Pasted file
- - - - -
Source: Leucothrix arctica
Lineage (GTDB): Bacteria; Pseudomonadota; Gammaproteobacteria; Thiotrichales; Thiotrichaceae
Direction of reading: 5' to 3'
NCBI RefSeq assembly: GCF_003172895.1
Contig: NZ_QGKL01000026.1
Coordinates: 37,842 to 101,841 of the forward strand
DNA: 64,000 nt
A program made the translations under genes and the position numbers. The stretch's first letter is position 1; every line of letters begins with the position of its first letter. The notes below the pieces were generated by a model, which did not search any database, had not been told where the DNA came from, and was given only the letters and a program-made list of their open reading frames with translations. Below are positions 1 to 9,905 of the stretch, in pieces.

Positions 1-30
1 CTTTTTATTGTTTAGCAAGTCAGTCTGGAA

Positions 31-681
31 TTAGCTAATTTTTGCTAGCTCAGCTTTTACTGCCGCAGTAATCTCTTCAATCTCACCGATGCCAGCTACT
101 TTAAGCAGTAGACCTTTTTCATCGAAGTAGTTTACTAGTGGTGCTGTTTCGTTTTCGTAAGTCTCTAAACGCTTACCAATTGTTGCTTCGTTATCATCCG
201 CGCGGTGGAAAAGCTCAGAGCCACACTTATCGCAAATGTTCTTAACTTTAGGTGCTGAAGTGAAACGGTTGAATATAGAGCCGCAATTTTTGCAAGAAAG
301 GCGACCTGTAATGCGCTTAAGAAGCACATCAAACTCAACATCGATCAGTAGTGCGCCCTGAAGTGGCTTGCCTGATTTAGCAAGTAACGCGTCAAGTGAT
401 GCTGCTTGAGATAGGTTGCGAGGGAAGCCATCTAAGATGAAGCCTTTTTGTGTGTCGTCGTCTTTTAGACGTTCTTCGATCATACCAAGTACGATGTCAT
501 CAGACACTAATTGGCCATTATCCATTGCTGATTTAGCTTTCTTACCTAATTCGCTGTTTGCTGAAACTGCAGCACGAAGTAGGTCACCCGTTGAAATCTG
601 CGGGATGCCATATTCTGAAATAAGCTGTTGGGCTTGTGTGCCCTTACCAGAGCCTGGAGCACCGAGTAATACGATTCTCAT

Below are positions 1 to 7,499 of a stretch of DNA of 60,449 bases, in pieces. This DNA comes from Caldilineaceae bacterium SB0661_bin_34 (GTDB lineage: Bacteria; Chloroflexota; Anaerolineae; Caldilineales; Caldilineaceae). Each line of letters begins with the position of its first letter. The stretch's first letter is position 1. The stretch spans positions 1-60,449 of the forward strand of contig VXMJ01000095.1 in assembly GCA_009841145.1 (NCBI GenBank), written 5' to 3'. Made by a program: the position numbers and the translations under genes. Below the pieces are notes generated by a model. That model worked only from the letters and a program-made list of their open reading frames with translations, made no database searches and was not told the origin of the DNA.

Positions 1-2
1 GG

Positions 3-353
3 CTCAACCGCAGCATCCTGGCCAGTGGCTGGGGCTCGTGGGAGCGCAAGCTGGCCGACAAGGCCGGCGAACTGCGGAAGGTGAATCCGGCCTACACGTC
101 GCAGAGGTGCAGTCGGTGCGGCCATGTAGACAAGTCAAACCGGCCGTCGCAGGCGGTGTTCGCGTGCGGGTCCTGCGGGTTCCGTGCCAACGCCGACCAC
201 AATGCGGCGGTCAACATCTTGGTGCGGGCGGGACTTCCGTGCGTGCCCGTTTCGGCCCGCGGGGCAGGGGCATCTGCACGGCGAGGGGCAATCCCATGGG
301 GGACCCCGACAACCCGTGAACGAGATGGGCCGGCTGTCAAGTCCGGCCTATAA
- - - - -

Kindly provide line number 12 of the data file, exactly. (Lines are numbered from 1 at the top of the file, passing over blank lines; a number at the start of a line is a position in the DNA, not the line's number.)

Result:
31 TTAGCTAATTTTTGCTAGCTCAGCTTTTACTGCCGCAGTAATCTCTTCAATCTCACCGATGCCAGCTACT